The Ministry of Justice wishes to implement its policies in the most effective way, ensuring that the rules that oversee the justice system are proportionate and effective. However, it is always important that we balance this aim and ensure we do not place unnecessary burdens on business or hamper economic growth.
In May 2012, the Ministry of Justice launched the legal services theme of the red tape challenge to help us examine where we could improve regulation. We sought views from a broad range of stakeholders and the public on the governance of legal services and the regulation that underpins our system of justice. We asked whether these regulations were still necessary or whether they could be improved so that the overall system is easier to understand and navigate.
I would like to inform the House that the Government are today announcing the outcome of the legal services red tape challenge. Of the 189 substantive instruments considered, we propose to scrap or improve 69 statutory instruments: a significant number of these changes will create real benefits for business, the public or the taxpayer.
Through these planned and ongoing reforms we will simplify the legislation around bailiffs, setting out clearly what bailiffs can do under what circumstances, and the fees that they can charge, giving both business and the public clearer guidance on how bailiffs can behave. The rules that regulate claims management companies have been improved by introducing a ban on paying or receiving referral fees in personal injury cases and offering cash incentives or similar benefits to consumers to make claims. We have also introduced mandatory requirements for written and signed contracts with clients before any fees can be taken by those companies. These changes will help strengthen existing action to drive out poor practices, better protect consumers and go some way to addressing the compensation culture.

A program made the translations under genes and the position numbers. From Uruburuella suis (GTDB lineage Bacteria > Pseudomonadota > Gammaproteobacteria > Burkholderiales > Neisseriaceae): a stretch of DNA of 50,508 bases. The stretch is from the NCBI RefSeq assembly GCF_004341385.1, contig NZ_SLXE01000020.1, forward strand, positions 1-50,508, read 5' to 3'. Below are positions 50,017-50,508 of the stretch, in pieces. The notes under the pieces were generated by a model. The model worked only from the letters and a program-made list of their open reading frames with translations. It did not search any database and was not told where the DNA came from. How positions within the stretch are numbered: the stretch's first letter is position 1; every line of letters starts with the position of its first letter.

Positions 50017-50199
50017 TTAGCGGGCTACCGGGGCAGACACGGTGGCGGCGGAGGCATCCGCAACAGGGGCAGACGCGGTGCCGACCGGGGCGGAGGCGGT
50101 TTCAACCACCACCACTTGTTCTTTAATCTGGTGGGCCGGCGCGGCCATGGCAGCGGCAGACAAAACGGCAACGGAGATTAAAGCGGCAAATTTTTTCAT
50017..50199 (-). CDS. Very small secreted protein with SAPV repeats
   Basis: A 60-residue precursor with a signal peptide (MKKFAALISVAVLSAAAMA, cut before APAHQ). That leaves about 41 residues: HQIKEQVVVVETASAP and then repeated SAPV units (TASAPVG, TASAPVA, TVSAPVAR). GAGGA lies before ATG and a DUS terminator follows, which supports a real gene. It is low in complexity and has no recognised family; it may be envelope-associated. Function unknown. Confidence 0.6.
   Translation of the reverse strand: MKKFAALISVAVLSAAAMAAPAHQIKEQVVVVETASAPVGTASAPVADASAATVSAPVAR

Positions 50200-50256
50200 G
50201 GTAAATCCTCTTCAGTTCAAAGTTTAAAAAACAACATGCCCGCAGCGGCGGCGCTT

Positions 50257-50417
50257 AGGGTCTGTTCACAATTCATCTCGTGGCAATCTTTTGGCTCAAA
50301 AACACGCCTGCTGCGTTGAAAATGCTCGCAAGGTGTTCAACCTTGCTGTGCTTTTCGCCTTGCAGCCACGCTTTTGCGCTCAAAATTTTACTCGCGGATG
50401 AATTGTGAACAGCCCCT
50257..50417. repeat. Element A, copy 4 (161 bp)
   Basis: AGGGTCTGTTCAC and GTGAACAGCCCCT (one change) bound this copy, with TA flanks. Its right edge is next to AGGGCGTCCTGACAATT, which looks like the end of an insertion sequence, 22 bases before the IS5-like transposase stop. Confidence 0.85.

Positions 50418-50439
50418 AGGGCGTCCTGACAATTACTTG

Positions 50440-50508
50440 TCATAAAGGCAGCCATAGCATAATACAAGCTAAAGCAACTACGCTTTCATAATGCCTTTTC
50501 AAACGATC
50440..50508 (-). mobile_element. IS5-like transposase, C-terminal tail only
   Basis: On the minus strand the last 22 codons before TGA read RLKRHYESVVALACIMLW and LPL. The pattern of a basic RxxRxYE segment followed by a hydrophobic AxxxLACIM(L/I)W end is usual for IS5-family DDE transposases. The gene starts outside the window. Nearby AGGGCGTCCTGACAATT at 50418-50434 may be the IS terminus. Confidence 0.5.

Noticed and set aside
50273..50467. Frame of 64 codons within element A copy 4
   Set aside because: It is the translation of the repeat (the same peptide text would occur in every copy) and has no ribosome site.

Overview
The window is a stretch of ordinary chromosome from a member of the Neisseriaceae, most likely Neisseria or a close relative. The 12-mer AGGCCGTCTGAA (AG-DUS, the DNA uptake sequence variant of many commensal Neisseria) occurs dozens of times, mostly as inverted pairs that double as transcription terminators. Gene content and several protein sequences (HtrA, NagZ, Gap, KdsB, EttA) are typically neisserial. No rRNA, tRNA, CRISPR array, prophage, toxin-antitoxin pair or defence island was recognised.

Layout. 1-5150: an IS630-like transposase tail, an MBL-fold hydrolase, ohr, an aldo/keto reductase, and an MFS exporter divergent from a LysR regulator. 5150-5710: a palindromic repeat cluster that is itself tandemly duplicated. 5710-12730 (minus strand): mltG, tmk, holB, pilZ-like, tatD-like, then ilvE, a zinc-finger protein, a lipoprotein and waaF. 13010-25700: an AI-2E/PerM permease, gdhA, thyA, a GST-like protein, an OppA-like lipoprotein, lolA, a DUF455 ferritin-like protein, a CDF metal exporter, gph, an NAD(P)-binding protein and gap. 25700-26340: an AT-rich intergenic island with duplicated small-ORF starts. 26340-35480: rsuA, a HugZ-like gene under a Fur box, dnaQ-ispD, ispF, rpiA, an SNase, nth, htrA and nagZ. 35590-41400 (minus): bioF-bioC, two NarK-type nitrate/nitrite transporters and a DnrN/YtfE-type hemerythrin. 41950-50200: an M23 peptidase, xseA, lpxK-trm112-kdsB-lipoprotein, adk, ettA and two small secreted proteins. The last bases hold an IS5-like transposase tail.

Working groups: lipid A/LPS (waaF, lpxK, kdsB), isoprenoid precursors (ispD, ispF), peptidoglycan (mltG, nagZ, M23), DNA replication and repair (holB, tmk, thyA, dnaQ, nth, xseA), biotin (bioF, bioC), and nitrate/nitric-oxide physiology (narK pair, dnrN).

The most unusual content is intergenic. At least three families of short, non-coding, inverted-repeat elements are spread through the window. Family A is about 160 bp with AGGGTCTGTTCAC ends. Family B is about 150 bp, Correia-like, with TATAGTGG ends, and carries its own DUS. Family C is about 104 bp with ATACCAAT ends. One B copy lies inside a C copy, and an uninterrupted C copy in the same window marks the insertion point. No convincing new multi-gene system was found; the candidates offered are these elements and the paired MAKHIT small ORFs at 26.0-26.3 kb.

We will work with the Land Registry to simplify the process of searching for local land charges by making the legislative changes necessary to allow the Land Registry to have sole responsibility for maintaining a local land charges register, and for supplying local search results. This should make searching simpler as there will be one register of local land charges, rather than separate registers with different local authorities as at present. It will also enable the Land Registry to standardise the price of searches, turnaround times and the format of searches and will mark a significant step towards making the Land Registry a “one-stop shop” for property searches by April 2015. The Land Registry will continue to make the necessary changes to move towards “digital by default”, including enabling all applications to update/change the Land Register to be made electronically, should people wish to do so, by March 2014.[Official Report, 24 March 2014, Vol. 578, c. 2 MC.]
Addressing the concerns raised through the red tape challenge and the legal services review, the Justice Secretary will take forward further steps on legal services regulation in the coming months.
Many of these measures are already being taken forward and some have been implemented already. We hope to make the remaining changes by the end of this Parliament.